“You’ve got to listen to this,” said a colleague of mine, as we sat in our production office at the BBC. It was June 1967; I was 22, he was a year older. We weren’t allowed to play pop records on the office turntable – this was, after all, BBC News, and it took itself very seriously. But it was a momentous occasion: my colleague had just bought The Beatles brand-new, long-awaited Sgt Pepper album. He slipped the disc out of its famous cover, and the lilting, slightly reedy voice came from the loudspeaker: “When I get older, losin’ my hair, Many years from now…”
Now, a long career, two marriages, three children and six grandchildren later, I’m appearing in a documentary series called When I Get Older. And, hard though it would have been for my 22-year-old self to have believed it, I’m still alive, still rushing round the world, still enjoying myself. Against all probability I have a son aged six. Attitudes have changed, of course. Being 65 now is what being 55 seemed like back in 1967. If your health holds up, you ought to be able to keep active and involved until your 80s.
I‘m one of four who appear in the series. The others are Gloria Hunniford, whom I first knew when she was a beautiful, feisty young journalist in Belfast during the Troubles; Lesley Joseph, who famously played Dorien Green in the sitcom Birds of a Feather, and Tony Robinson, famous as Baldrick, but nowadays the face of social history and archaeology on British television. (Apart from Doctor Who and maybe me, Tony is my son Rafe’s favourite character on the box.)
I suspect the others share my amazement that being in our 60s has changed us so little. Back in 1967 we thought that people of 65 had one foot in the grave and the other on a banana skin. Nowadays, if someone dies in their 60s it’s regarded as unusual, and the press feels obliged to provide some explanation. It sometimes seems to me as though I was walking past one of those theatrical costumiers they used to have in Shaftesbury Avenue in central London, when someone grabbed me, forced me into a chair and made me up to look like an old man.
Each of the four presenters of When I Get Older is still as active as we’ve always been. Gloria raises money for charity, catches villains and dodgy traders for television programmes, and keeps alive the memory of her lovely daughter, Caron. When Lesley isn’t appearing on television she’s on the stage somewhere, her clever, unconventional humour delighting the audience. Tony is forever running between muddy archaeological trenches or examining bits of pottery in a race against television time. I still hop on planes to nasty places, and recently spent 24 hours in a smelly Syrian prison after being caught sneaking into the country illegally.
That might not sound much like luck, but the fact is that all four of us are tremendously lucky, and we would all admit it. But suppose you aren’t able to keep on working, or perhaps haven’t had a job for a long time? Suppose you’re all alone in the world, your family dead or far away? Suppose you’re the prisoner of some disease, trapped in your house or your bedroom? Suppose the worries and burdens, or the lack of cash, are just too heavy for you to be able to get out and be active?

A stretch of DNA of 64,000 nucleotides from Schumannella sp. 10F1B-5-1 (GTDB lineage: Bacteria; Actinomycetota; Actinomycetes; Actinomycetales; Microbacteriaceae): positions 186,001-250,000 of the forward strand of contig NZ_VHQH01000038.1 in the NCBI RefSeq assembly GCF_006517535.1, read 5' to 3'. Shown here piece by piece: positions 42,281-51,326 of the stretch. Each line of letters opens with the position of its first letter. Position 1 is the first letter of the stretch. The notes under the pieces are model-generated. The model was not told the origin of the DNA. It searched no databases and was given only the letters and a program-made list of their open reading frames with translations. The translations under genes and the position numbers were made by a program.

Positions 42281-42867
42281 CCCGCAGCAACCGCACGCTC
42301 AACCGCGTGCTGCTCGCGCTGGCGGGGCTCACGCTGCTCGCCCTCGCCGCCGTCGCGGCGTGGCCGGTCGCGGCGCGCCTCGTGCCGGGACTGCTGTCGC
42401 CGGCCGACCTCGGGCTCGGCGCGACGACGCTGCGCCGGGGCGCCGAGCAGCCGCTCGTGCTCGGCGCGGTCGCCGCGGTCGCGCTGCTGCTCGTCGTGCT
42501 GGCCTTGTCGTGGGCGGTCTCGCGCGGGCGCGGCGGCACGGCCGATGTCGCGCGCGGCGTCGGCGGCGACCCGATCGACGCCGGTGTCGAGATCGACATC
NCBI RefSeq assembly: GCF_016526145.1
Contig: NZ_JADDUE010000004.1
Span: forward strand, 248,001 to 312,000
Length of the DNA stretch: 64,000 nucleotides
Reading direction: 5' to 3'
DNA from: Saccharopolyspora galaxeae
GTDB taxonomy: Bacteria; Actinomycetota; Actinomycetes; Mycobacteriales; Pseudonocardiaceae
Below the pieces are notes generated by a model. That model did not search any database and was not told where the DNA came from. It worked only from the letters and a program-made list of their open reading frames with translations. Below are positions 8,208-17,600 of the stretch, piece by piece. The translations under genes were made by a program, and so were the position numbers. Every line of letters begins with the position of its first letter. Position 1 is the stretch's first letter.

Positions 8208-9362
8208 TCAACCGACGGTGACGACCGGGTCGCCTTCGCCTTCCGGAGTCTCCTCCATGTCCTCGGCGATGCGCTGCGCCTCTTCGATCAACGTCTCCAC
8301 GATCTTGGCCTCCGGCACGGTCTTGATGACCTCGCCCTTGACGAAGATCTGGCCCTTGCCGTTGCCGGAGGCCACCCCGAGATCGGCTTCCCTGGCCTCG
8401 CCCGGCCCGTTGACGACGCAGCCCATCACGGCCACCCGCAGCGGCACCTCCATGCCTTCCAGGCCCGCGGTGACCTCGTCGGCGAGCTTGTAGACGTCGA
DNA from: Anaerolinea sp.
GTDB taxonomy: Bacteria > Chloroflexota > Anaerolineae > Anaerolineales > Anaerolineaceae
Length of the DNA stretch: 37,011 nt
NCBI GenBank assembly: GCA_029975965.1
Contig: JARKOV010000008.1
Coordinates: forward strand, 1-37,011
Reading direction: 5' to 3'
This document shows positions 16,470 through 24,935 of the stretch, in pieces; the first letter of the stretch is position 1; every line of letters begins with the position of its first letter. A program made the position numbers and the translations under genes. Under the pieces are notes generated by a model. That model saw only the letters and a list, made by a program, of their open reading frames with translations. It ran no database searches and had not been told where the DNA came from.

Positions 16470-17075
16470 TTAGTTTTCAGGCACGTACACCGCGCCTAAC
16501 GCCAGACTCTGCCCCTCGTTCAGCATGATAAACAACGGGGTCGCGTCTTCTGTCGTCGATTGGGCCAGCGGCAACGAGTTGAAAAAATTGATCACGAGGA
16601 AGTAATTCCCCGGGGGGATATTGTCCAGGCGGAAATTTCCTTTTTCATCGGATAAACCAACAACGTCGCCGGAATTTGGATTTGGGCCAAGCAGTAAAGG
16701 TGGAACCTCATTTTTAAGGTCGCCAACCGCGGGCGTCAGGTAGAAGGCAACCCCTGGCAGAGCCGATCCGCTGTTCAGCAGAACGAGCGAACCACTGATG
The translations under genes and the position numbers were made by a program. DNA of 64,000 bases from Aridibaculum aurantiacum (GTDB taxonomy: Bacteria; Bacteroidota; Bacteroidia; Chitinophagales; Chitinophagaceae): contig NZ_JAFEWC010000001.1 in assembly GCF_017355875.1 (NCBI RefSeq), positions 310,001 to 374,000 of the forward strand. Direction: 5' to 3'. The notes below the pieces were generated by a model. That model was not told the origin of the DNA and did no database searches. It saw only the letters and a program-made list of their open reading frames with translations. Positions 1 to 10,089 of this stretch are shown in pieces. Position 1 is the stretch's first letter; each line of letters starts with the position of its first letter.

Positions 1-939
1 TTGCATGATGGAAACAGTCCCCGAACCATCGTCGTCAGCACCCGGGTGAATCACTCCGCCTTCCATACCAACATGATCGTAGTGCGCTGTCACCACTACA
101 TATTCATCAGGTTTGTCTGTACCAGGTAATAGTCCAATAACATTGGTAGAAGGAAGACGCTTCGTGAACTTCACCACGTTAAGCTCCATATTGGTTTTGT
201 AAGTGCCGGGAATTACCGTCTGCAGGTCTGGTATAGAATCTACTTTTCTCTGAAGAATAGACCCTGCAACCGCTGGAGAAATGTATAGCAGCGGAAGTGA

I suspect that each of the four of us agreed to take part in the series because we knew that we weren’t entirely typical; and perhaps the others privately felt, as I did, that there was a bit of crusading to do here – persuading the elderly that they don’t have to be old until they want to be; and the young not to write off the elderly just yet.
The filming wasn’t easy. In the first programme, we had to stay with elderly folk who lived at home, but had a problem of some kind. The other three made a wonderful difference to the lives of the people they were with. I was less effective. My charge was a lovely, but cantankerous lady who lived on her own and only really wanted to watch wrestling on television and see her children and grandchildren from time to time; my efforts to get her out weren’t particularly effective. But she was great to sit with and listen to, so maybe I helped a bit.
Inevitably, a programme like this makes you think about what sort of person you yourself will be when you are, say 88 rather than 65. Will I be broken down and self-obsessed and bad-tempered, I wonder? Well, of course, why change the habits of a lifetime? But, in fact, spending so much time thinking about the subject has shown me that it mostly depends on the person you have always been. Having done this filming has definitely made me much less frightened of getting old and dying. If only you have the ability and the freedom to manage the way you live, I now realise, even your last days can be spent in peace and harmony.
I was really nervous about the second episode, yet it turned out to be an inspiration. I spent a week in a home for people suffering from Alzheimer’s, though whatever I’d thought about it beforehand turned out to be wrong. The place was superbly run and staffed by loving and caring people. Don’t forget, I’m a journalist; but there were no dark corners in the home I went to.
Still, it’s pretty dreadful to watch people losing their grip on themselves and their past life. I listened in tears to a beautiful former actress who sang me a song, then sang it immediately again because she had forgotten what had happened the moment before. I found a lovely old lady wandering round on her own crying quietly to herself because she couldn’t find the way out to go home to her parents. When I left, a gentle old man clasped my hand in both of his and begged me not to go.
But the most enduring memory for me was of a busy man with an important and demanding job, who came for two hours every afternoon of the week to be with his elderly mother. She was pretty far gone, and no longer recognised him. Why do you still come, I asked? “She gave me everything,” he said simply. “I’m not going to leave her now.”